According to the Courthouse Dogs website, dogs have been helping seek justice in Seattle since 2003.
The dogs provide comfort to sexually abused children while they undergo forensic interviews and testify in court, assist drug court participants in their recovery, visit juveniles in detention facilities, greet jurors and in general lift the spirits of courthouse staff.
Ellen O’Neill-Stephens, a prosecutor in Seattle, launched Courthouse Dogs in 2003 after using a service dog – Jeeter – for her son who has cerebral palsy.
She was in Dallas this week to make a presentation on the progam to the 21st annual Crimes Against Children Conference, sponsored by the Dallas Children’s Advocacy Center and the Dallas Police Department.
“Sometimes, these children will say things to the dog that they’re too embarrassed to say to a person,” Stephens said. “We had a girl who had been severely abused and she could never talk about it. But she petted Jeeter for over 90 minutes straight and she was able to tell what happened.”
Stephens said the courthouse dogs are usually golden or Labrador retrievers who go through an intensive training regimen. Only about 30 percent of the dogs that start out actually make it, she said.
She said she believes that the highly skilled canines can often be the difference in a conviction or not guilty verdict in child abuse cases.
“These children are suffering acute emotional trauma,” she said. “These dogs can help them get through that.”
(Photo courtesy of www.courthousedogs.org)
Posted by jwoestendiek August 21st, 2009 under Muttsblog.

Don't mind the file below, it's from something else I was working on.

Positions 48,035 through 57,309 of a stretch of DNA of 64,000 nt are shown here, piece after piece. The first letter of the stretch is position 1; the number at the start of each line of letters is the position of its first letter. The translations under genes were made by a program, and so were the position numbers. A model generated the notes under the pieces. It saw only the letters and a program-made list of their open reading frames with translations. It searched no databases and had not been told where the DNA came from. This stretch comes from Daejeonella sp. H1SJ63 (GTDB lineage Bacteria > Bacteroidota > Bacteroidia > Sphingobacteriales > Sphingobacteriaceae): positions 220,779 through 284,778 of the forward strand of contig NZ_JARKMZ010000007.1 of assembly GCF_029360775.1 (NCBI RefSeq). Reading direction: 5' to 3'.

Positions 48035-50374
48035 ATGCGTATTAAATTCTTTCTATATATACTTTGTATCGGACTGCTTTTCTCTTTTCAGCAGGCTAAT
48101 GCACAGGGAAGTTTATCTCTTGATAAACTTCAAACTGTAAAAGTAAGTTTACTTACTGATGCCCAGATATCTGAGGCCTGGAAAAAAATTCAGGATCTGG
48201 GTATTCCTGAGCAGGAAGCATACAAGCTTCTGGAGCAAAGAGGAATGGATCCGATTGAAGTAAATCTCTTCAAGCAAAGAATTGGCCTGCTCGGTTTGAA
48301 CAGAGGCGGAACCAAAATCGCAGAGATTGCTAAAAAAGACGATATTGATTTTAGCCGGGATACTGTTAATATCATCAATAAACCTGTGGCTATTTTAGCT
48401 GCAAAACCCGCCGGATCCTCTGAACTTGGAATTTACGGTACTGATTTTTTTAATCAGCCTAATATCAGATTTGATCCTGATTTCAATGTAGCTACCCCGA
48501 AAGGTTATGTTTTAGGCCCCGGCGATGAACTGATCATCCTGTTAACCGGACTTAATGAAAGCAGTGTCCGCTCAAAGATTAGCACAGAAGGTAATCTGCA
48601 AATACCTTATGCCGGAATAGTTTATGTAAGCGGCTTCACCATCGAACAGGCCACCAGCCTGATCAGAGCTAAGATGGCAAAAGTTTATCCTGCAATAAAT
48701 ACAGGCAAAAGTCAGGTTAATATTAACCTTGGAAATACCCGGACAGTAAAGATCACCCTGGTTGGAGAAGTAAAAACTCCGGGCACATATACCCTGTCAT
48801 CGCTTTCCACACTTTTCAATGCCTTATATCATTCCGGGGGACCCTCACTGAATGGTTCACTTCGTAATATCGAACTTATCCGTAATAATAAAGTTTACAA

Tags: calm, child abuse, courthouse, courthouse dogs, courts, crime, criminal justice, dogs, ellen o'neill-stephens, forensic, justice, king county, nerves, prosecutor, seattle, sexual abuse, testimony, trauma, washington, witnesses
Two people were arrested Tuesday after they threw a dog out the window of a moving SUV in New Bedford, Mass., police said.
At first, witnesses thought it was an accident, but then they saw the driver yelling at the dog, according to Fox News
According to police, the pair threw Princess, a 1-year-old Chihuahua, from the window of their SUV as the car was speeding down the street. The couple then drove back around the block.
“These people were overheard laughing, saying that the stupid dog was still there waiting. Turns out that the dog wasn’t so stupid at all, because that allowed witnesses the opportunity to give us the license plate,” New Bedford police Lt. Jeffrey Silva told WCVB-TV in Boston.
Princess wasn’t injured in the incident and will be put up for adoption at a local animal shelter.
Jenny Torres, 31, and Jimmy Correa, 24, were arraigned Wednesday on felony animal abuse and abandonment charges.
Posted by jwoestendiek May 21st, 2009 under Muttsblog, videos.
Tags: abandonment, animal abuse, arrest, arrested, boston, car, chihuahua, cruelty to animals, license plate, massachusetts, moving, new bedford, police, princess, road, suv, thrown, tossed, vehicle, window, witnesses